Ready to Join the Frontier of This Generation?

Making the Move to Honduras | Why Reddit? | Mañana in Cuba | Mexico City Protests | College Not Worth It

DIRECT LINK TO MP3 (77 minutes)

Monique and Graham Brown (3:31, 14:55), Manuel Rueda (41:06), Sarah Harvard (58:35).


Monique and Graham Brown (pictured with their daughter) were curious regarding the human frontier of our generation, as they chatted back in England. After reading about the prospective special development regions in Honduras, Graham began a blog, Dreams of Cities (now hosted at, and he and I met in Guatemala at this year’s Startup Cities weekend. Just recently the couple arrived, and they’ve made a new home in the capital, Tegucigalpa (pictured).


Monique, originally from Brazil, is the founder of a clothing and accessory company, Missy Brown. She also mentioned that she is using Duolingo to learn Spanish, her fourth language — incredible. I use this site as well and recommend it highly.

While they recognize security as the big concern, she and Graham would like to see more entrepreneurial people come to Honduras, to support what are now called the ZEDEs (zonas de empleo y desarrollo económico). See Graham’s latest article on the “Where and When.”

“If you are listening and you are really interested in startup cities,” says Monique, “we invite you, we encourage you, to take a leap of faith, to believe in this project and to come here. The project will only work if people are here.”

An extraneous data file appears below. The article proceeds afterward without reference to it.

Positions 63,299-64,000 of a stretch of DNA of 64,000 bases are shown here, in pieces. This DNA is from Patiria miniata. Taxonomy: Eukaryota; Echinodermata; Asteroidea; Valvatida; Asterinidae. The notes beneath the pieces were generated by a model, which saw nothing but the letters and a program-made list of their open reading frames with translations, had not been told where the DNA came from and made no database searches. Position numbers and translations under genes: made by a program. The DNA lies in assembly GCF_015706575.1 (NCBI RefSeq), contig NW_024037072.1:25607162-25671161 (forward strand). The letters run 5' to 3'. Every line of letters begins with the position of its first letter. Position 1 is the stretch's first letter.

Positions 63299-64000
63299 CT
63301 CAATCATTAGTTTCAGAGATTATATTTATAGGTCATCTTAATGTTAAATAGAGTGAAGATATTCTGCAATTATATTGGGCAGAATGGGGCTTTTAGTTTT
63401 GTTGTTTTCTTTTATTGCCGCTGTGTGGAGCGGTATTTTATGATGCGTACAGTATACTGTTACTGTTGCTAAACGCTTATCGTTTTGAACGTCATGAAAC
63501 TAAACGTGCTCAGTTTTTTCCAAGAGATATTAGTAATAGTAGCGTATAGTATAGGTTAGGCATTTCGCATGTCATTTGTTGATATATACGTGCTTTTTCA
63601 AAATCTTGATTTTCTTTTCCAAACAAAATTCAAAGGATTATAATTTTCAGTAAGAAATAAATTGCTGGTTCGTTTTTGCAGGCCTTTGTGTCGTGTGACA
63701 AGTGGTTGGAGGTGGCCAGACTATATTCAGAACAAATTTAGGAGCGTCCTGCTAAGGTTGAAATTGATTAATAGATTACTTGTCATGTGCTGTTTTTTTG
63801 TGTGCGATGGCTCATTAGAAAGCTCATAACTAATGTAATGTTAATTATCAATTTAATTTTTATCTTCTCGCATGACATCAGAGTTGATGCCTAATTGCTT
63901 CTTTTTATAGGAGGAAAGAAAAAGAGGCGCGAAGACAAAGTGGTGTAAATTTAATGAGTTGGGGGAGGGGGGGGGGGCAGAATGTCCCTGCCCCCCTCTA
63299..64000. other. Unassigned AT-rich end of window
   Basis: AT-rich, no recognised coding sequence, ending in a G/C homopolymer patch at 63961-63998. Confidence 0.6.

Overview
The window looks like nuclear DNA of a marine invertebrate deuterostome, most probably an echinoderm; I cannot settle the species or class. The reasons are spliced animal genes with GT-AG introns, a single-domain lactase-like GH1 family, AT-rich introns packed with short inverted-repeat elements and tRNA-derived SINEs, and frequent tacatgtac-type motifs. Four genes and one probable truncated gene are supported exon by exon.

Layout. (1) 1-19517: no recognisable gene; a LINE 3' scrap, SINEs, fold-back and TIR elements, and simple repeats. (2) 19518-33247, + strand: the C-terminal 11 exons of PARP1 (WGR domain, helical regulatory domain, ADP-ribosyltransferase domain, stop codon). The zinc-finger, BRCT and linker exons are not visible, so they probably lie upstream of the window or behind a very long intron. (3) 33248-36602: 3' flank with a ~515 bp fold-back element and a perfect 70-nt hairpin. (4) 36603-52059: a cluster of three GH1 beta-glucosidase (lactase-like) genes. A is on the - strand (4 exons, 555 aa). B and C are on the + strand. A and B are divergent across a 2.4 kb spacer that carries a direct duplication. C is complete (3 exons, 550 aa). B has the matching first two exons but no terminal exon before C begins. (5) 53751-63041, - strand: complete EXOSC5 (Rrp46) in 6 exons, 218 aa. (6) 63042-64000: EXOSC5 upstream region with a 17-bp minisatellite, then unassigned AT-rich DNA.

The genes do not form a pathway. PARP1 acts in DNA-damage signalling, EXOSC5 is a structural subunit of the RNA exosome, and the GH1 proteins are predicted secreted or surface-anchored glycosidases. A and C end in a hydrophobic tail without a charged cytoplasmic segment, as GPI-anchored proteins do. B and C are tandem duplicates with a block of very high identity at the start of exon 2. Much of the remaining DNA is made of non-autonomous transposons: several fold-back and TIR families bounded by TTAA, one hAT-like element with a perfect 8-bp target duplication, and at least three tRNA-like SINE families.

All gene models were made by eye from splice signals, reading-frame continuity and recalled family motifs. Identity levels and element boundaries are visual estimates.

In between guests, I mentioned the promise of Reddit, and why I use the site on an everyday basis. Please see my primer here, “My Favorite Source for Independent News and Opinion.”

Recently, I finished reading Mañana in Cuba by José Azel, after taking his certificate in Cuban studies course at the University of Miami — where I got to meet Yoani Sánchez. If you want a tight overview of both life in Cuba and its prospects for reform, Mañana is worth your time. See my review, “If Mañana Ever Comes to Cuba, José Has the Plan.”

The night before the show, I noticed new protests in Mexico City — over higher subway fares — and I invited Manuel Rueda, a correspondent with to explain the situation. In particular, he addressed how this fit into the broader context and the general level of safety in Mexico.

The widespread presence of extortion has garnered recent news, and Borderland Beat did a great article — “Michoacán: ‘Blood Avocados’” — on how this has captured the lucrative avocado industry in Mexico. This reflects that gangs are going way beyond conventional drug trafficking. Unfortunately, Rueda sees this as only spreading, although he says for now it is not so prevalent in the larger cities.

Editor in chief of DL Magazine, Sarah Harvard is a rising star of new media, and her recent article against status quo higher education generated plenty of controversy, including hate mail and a rebuke by members of faculty. How dare she suggest that the more than US$50,000 annual tuition at her college is “not worth it.” She addresses a lack of learning, narrow room for debate, and biased grading.

In addition to her article, “College isn’t worth it,” I recommend this one from the Texas Public Policy Foundation, “(Not) Cheaper by the Dozen,” which assesses the cost and value of higher education — both for consumers and taxpayers.

Fergus Hodgson About Fergus Hodgson

Fergus Hodgson is an economic consultant, financial editor, athlete, and traveler. He holds degrees in economics, finance, and political science from the United States and New Zealand, and he has lived in eight countries. Follow @FergHodgson.

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